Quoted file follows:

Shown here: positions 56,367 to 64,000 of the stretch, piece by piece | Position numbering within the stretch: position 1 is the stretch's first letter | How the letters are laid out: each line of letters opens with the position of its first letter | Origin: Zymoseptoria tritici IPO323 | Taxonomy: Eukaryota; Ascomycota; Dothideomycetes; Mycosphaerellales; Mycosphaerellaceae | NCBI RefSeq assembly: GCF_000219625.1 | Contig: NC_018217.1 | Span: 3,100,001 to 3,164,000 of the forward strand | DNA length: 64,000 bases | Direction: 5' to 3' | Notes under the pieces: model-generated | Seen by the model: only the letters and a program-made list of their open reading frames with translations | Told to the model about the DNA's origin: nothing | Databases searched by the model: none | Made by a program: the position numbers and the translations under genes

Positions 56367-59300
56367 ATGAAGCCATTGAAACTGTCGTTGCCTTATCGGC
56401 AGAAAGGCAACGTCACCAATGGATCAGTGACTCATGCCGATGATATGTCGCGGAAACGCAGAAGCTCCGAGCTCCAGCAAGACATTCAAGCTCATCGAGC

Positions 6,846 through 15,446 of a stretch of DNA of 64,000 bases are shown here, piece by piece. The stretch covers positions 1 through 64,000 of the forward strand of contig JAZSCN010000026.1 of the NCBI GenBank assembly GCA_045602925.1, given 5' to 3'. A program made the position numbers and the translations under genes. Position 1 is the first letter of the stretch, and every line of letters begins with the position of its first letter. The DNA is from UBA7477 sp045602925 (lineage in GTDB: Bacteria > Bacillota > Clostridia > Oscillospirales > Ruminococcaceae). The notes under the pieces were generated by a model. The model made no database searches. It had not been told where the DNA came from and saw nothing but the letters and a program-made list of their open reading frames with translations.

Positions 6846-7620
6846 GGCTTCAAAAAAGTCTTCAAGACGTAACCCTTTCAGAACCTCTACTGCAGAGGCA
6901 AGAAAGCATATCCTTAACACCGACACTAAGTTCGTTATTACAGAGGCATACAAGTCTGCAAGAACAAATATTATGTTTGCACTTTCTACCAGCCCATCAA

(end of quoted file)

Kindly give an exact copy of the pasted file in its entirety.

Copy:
Shown here: positions 56,367 to 64,000 of the stretch, piece by piece | Position numbering within the stretch: position 1 is the stretch's first letter | How the letters are laid out: each line of letters opens with the position of its first letter | Origin: Zymoseptoria tritici IPO323 | Taxonomy: Eukaryota; Ascomycota; Dothideomycetes; Mycosphaerellales; Mycosphaerellaceae | NCBI RefSeq assembly: GCF_000219625.1 | Contig: NC_018217.1 | Span: 3,100,001 to 3,164,000 of the forward strand | DNA length: 64,000 bases | Direction: 5' to 3' | Notes under the pieces: model-generated | Seen by the model: only the letters and a program-made list of their open reading frames with translations | Told to the model about the DNA's origin: nothing | Databases searched by the model: none | Made by a program: the position numbers and the translations under genes

Positions 56367-59300
56367 ATGAAGCCATTGAAACTGTCGTTGCCTTATCGGC
56401 AGAAAGGCAACGTCACCAATGGATCAGTGACTCATGCCGATGATATGTCGCGGAAACGCAGAAGCTCCGAGCTCCAGCAAGACATTCAAGCTCATCGAGC

Positions 6,846 through 15,446 of a stretch of DNA of 64,000 bases are shown here, piece by piece. The stretch covers positions 1 through 64,000 of the forward strand of contig JAZSCN010000026.1 of the NCBI GenBank assembly GCA_045602925.1, given 5' to 3'. A program made the position numbers and the translations under genes. Position 1 is the first letter of the stretch, and every line of letters begins with the position of its first letter. The DNA is from UBA7477 sp045602925 (lineage in GTDB: Bacteria > Bacillota > Clostridia > Oscillospirales > Ruminococcaceae). The notes under the pieces were generated by a model. The model made no database searches. It had not been told where the DNA came from and saw nothing but the letters and a program-made list of their open reading frames with translations.

Positions 6846-7620
6846 GGCTTCAAAAAAGTCTTCAAGACGTAACCCTTTCAGAACCTCTACTGCAGAGGCA
6901 AGAAAGCATATCCTTAACACCGACACTAAGTTCGTTATTACAGAGGCATACAAGTCTGCAAGAACAAATATTATGTTTGCACTTTCTACCAGCCCATCAA